The essence of any story is conflict. If you have enough varied sides and factions with a multitude of different motivations that often conflict with each other, your world will be populated with interesting conflicts for players to work around and through and to ponder. Good writers create intentionally conflicting characters to create interesting plots and stories, why not add a little automation to it for the purposes of a game? I'm not sure how hard it would be, but the merits of an idea aren't based on its ease of accomplishment.

Share this post


Link to post
Share on other sites
robert4818    138
I'm one of the biggest proponents of Procedurally generated or "Randomized" components of games.

The one key is that you cannot replace quality content with randomized content. The two must be made to work hand in hand.

Anything you randomly generate will be hollow and shallow. If you are talking about missions and quests, the key is to have alternate static content that the player can use, or to place it in well made man made areas.

Here some examples.

Lets say that you create an RPG with a random map, to balance the overall blandness of the map, you need a compelling storyline with pre-generated quests stories, and events. You can randomize the placement of these, or tie them to key actions of the player. However, if you randomly generate the quests as well, then you end up with hollow missions in a hollow world, and the game will not be good.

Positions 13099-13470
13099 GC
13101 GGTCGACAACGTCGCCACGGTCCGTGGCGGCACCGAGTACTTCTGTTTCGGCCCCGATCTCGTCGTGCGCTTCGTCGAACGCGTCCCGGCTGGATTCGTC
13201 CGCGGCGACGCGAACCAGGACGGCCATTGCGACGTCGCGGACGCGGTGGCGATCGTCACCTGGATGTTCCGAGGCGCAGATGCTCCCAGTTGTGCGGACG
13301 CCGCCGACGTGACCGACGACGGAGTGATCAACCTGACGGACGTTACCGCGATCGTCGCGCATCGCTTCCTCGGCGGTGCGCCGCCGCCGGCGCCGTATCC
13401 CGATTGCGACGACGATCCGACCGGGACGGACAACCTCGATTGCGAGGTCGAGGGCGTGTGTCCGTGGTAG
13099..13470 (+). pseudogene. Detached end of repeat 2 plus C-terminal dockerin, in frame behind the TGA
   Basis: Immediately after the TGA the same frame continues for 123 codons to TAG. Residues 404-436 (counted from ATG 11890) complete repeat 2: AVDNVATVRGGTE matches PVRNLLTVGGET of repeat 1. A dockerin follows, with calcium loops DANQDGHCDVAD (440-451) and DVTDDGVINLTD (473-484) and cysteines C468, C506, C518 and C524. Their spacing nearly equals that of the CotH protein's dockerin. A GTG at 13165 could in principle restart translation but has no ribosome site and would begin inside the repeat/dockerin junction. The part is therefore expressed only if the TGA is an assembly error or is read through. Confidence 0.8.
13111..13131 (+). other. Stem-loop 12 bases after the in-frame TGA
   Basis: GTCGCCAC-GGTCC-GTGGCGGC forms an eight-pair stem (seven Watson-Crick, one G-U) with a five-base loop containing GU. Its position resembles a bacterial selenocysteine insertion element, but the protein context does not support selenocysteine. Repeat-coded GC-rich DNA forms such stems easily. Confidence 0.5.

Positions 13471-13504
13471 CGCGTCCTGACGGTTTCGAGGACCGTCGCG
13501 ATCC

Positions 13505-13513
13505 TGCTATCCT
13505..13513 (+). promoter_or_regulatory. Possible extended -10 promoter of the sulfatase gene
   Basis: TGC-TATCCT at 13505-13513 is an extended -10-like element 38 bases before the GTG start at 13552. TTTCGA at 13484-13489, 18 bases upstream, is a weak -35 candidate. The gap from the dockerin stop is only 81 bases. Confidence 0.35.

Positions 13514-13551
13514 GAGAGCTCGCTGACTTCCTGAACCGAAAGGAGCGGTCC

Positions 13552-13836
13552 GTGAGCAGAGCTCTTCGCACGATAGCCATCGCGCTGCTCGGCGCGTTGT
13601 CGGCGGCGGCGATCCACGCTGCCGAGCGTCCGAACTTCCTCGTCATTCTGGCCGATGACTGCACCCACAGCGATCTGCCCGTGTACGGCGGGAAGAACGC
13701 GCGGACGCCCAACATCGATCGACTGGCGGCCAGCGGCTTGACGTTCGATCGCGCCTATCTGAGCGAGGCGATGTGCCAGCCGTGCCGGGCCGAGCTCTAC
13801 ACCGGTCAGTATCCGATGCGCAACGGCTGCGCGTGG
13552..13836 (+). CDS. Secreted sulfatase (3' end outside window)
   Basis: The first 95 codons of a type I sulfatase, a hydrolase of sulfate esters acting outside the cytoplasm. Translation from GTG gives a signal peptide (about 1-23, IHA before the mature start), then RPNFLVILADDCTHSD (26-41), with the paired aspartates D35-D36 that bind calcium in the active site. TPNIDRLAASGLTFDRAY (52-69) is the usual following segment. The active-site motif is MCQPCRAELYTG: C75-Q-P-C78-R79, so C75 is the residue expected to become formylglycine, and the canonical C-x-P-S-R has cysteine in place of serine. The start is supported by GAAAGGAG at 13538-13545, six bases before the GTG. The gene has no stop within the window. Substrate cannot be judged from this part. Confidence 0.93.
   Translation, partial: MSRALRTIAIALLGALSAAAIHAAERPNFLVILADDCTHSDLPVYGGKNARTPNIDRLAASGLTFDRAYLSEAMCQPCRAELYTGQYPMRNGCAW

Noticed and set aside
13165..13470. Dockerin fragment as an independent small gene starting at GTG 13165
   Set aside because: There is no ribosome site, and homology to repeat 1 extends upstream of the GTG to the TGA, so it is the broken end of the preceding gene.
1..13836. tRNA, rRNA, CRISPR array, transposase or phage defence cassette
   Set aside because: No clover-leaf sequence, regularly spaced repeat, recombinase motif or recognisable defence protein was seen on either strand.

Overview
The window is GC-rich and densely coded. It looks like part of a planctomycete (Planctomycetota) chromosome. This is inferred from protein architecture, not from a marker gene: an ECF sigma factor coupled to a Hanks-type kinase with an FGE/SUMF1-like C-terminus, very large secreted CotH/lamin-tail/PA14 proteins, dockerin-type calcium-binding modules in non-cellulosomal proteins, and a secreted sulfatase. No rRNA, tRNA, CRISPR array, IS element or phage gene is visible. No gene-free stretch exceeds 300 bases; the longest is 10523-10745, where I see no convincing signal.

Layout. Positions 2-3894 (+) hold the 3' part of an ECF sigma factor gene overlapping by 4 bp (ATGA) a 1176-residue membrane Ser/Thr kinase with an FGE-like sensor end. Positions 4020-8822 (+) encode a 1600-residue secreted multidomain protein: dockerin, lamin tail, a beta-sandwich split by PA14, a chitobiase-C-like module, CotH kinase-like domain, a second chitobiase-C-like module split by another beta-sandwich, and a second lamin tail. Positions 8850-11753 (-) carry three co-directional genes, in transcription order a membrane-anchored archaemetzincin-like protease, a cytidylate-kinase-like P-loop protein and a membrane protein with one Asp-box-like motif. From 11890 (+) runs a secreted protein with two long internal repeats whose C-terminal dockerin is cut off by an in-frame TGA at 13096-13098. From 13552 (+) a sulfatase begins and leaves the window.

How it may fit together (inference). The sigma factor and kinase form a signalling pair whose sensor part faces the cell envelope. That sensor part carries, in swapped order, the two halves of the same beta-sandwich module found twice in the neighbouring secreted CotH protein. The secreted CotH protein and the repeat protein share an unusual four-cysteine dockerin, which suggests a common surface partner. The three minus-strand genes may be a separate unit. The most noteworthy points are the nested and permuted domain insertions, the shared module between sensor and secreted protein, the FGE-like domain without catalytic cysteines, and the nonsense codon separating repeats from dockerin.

If you instead go with generated content. You need a good world, with compelling characters who generate missions based off of. On top of that, you need to have great man-made portions of the random generation system. Things like the various tile sets etc, must be made well, and must be made in enough variety to hold off the feeling of repetiveness.

A fully randomized world will not work, not until AI increases to a point beyond where it is at the moment.

Share this post


Link to post
Share on other sites
Nytehauq    328
Quote:
Original post by robert4818
A fully randomized world will not work, not until AI increases to a point beyond where it is at the moment.


Well, true and not true. You could effectively procedurally generate the questlines that most RPG's rely on, minus the crappy storyline tie-ins. The key here is that nothing is random. It's deterministic, the difference is in the details. Ideally, such a world would be "seeded" with certain advanced plot elements and typecast events and NPC conflicts, and the "main" plot of the game world would have to be advanced by the steady hand of the designer. But much of the world would be autogenerated.